Every year, untold numbers of students and parents are the victims of scholarship scams. In fact, scholarship scams cost students over $100 million per year. Beware: scholarship scam artists often use "official-sounding" titles that feature words like "national" or "administration" to dupe unsuspecting students. These con artists take many forms, most commonly posing as government organizations, education lenders, grant-giving agencies, and scholarship matching services.
Scholarship Scam Warning Signs
Being able to recognize key warning signs might help you steer clear of possible scholarship traps. Always proceed with caution whenever dealing with an agency guilty of the following behaviors:
Take caution when applying for any scholarship that requires an application fee. Most scam scholarships ask for application fees ranging anywhere from $10 to $25. Others might ask for fees as as low as $2 or even as high as $5,000. As a rule, most legitimate scholarship sponsors do not require any type of application fee.
Be concerned if you are ever required to pay money to receive the award or even just to obtain information about a scholarship award. You should never have to pay more than the price of postage to receive information about scholarships. Remember: real scholarships are designed so students don’t have to pay.
All genuine scholarship sponsors seek students who best meet certain criteria. While some scholarships are not based on academic merit, athletic ability, or special talents, most scholarships expect excellence from their candidates in some area. No scholarship sponsors just hand out money to everyone who applies.
No real scholarship sponsor will ever guarantee that you will definitely be awarded a scholarship. Additionally, no scholarship matching service provides a guarantee either. Often times, when guarantees are made they include hidden conditions.
Claims of Influence
Many scholarship scams will claim to have influence with certain scholarship sponsors and in fact no scholarship search organization has ever had proof of influence.
Offers to Apply on Your Behalf
To receive a scholarship reward, it is imperative that you submit your own application and compose your own essays. If a scholarship service offers to apply on your behalf, they are probably not a legitimate organization, and are masking a deceptive incentive when offering to apply for you.
No Telephone Number
One common trait shared by most scholarship scam organizations is the lack of a contact phone number. Scam organizations shy away from posting long-term contact information because it is easily traceable.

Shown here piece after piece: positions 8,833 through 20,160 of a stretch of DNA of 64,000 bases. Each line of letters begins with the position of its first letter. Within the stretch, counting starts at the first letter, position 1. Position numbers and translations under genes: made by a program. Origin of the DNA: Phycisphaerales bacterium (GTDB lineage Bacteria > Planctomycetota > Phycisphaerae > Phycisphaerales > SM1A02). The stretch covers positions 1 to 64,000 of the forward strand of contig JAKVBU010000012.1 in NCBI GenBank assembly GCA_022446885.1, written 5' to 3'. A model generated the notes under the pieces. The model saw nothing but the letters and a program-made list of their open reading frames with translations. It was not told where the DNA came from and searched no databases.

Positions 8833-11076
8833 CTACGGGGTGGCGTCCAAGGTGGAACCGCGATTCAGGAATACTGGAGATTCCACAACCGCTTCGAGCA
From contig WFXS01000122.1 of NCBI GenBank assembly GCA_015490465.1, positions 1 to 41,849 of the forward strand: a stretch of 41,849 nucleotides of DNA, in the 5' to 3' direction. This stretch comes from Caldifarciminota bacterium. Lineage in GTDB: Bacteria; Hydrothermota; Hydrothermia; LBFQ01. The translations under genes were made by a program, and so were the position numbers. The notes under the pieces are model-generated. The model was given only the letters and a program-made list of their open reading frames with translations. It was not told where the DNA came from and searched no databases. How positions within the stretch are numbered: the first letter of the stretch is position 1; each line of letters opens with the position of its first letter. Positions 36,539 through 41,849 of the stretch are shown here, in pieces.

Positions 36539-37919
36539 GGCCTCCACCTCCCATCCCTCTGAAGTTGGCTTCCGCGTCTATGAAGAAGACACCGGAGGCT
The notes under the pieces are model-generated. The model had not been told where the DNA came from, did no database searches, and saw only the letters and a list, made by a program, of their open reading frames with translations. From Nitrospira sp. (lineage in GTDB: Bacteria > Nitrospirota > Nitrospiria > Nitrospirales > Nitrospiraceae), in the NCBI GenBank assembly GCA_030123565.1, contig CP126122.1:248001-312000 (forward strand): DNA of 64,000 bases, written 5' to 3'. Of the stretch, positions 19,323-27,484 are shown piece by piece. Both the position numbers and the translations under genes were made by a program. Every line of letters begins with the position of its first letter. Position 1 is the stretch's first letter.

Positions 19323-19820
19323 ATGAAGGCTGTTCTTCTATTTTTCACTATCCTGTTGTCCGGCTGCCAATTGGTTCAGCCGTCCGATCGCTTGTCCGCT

Notification by Phone
While it will be hard for you to get a hold of scholarships scamsters by phone, they will have no problem calling you. Most official scholarships will notify winners by mail, so if you receive a phone call telling you that you have been awarded a scholarship, don’t get too excited. Proceed with caution, and request a name and telephone number before giving the caller too much personal information. Also browse the website.
No History of Past Winners
If an organization cannot provide a record of any previous winners, the scholarship contest could be a scam. While this is not always true with new scholarship programs, definitely keep your guard up and start asking serious question if any other warning signs should appear.
Receiving Notification that you Won an Contest You Never Entered
While you should be wary anytime you learn that you have won a contest without even entering, this is definitely a warning sign in all scholarship searches. Some scholarship scam organizations will even go so far as to contact random college students telling them they won a scholarship solely to get a hold of their personal information. If you are contacted by an unfamiliar scholarship organization, be sure to conduct research on the organization before providing them with any private information, as they may be attempting identity theft.
Typos and Spelling Errors
Application forms or "official" documents containing typographical or spelling errors are a trademark of scam organizations. If a website lacks a professional appearance overall, or seems to have been created by someone unfamiliar with standard English, there is a good chance that you are not dealing with an established scholarship organization. For example, lots of scams will mistakenly misspell scholarship as "scholorship."
How to Avoid Scholarship Scams
Ask for Advice
Meet with a high school counselor or financial aid officer and ask them to recommend a list of genuine scholarship contests.
Never Give Out Personal Information
Never willingly offer personal information"such as your Social Security Number, banking information, or other personal information"no matter how reasonable the request sounds.
Get Everything in Writing
Before accepting an award, obtain all necessary information in writing, including offers, cancellation, and refund policies.
Call Directory Assistance
To determine if a company is a legitimate scholarship organization, call directory assistant and find out whether they have a business listing. You can also search for an official listing online.